My Patron Saint
Not long after discovering the beauty of the Communion of Saints, and long before my confirmation into the Roman Catholic Church, I decided I wanted to share in the wonder of this Truth by claiming for myself a Patron Saint. I knew next to nothing about those holy individuals the Church had declared to be Saints, so I hardly knew where to begin to find one. That same day, I turned on EWTN just in time to catch the end of a program which mentioned St. Francis deSales success in bringing followers of the "Reform" movement back to Mother Church. I was impressed with this tidbit of information, but thought little more about it.
A few days later, I went out to the local Catholic book store to look for a book about the lives of saints. I found Butlers's Lives of the Saints, purchased and took it home and immediately began to look through it. Discovering that the book is organized chronologically according the each saint's feast day, I first looked to see which saint is honored on my birthday -- St. Keyne, virgin (Sixth Century?). I read the account of this saint's life, but wasn't particularly moved by it. I then began to leaf through the book and found St. Francis deSales. Remembering what I'd heard on EWTN about him, I started to read. About halfway through, I looked back up to the top of the entry to find out when his feast day was.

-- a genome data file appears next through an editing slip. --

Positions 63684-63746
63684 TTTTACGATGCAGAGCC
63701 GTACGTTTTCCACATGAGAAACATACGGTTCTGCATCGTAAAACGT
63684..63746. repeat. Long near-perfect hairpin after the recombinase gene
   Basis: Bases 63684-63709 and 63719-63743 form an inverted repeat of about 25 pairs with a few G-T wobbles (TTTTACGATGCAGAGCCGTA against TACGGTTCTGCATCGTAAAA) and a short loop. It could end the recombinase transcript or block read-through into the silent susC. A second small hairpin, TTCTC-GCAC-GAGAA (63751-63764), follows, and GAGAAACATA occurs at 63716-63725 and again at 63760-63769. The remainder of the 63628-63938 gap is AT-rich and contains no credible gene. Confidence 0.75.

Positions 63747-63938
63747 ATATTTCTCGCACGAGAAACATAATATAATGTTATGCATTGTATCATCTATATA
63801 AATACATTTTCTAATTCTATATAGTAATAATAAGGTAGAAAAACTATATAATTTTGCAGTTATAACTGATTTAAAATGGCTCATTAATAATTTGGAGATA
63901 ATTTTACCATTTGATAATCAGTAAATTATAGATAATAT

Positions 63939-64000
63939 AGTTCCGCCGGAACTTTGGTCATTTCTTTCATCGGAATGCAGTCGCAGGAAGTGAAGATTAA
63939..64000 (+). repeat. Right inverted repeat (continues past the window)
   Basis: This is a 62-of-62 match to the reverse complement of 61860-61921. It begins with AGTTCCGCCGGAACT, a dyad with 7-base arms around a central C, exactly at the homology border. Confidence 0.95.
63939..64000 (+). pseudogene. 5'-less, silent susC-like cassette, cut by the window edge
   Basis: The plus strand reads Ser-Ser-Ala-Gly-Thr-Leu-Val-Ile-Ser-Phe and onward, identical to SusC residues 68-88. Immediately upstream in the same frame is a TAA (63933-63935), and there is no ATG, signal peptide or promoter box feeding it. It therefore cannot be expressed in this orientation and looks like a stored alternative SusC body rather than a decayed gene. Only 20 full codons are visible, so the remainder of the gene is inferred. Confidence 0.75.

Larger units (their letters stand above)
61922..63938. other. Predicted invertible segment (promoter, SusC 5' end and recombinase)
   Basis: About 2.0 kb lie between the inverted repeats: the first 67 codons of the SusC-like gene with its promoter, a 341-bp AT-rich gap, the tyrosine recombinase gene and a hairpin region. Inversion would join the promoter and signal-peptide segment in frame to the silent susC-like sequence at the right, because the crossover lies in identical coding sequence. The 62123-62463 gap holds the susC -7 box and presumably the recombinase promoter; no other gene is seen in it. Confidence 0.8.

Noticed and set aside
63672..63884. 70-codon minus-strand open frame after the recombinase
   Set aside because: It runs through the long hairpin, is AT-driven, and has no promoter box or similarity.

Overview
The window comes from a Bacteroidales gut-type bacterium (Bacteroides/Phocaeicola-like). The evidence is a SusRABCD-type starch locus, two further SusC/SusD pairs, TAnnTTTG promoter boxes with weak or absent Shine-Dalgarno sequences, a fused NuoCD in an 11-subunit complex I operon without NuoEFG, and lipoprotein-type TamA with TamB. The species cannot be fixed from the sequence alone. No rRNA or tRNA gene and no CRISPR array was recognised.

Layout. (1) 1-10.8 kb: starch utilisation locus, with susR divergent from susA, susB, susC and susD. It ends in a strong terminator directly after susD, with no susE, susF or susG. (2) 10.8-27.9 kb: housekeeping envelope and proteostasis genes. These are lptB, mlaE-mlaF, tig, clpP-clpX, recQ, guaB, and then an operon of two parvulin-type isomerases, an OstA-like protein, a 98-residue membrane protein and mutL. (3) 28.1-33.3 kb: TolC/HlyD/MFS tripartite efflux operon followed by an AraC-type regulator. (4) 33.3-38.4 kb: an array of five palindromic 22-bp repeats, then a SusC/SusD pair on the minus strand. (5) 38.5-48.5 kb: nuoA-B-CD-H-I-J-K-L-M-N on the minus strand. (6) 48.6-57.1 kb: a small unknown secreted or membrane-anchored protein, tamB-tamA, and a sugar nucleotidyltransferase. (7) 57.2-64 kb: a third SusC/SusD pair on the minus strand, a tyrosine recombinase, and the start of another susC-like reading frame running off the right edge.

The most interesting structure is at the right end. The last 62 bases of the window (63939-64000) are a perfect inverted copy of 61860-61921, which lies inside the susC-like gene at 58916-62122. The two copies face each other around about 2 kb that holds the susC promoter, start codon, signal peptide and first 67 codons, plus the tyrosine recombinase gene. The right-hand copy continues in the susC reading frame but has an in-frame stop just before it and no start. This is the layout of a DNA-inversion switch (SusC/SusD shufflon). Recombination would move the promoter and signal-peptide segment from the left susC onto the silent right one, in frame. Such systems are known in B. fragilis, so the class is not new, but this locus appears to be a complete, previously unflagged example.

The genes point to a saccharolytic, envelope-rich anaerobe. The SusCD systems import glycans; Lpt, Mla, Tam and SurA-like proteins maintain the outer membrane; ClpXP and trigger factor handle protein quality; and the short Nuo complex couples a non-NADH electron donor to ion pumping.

January 24 -- my husband, Ed's, birthday!
Excited by this seeming "coincidence," I continued to read. At the very end of the entry, I learned St. Francis deSales is the patron saint of journalists. Being a journalist, that was all the confirmation I needed. He became my patron saint that day. I soon obtained and began to read his "Introduction to a Devout Life." I highly recommend it. The beauty of this book is its focus on improving the spiritual lives -- not of religious -- but of ordinary people, living in a ungodly world.
I'll let St. Francis himself explain his reasons for writing the "Introduction to the Devout Life."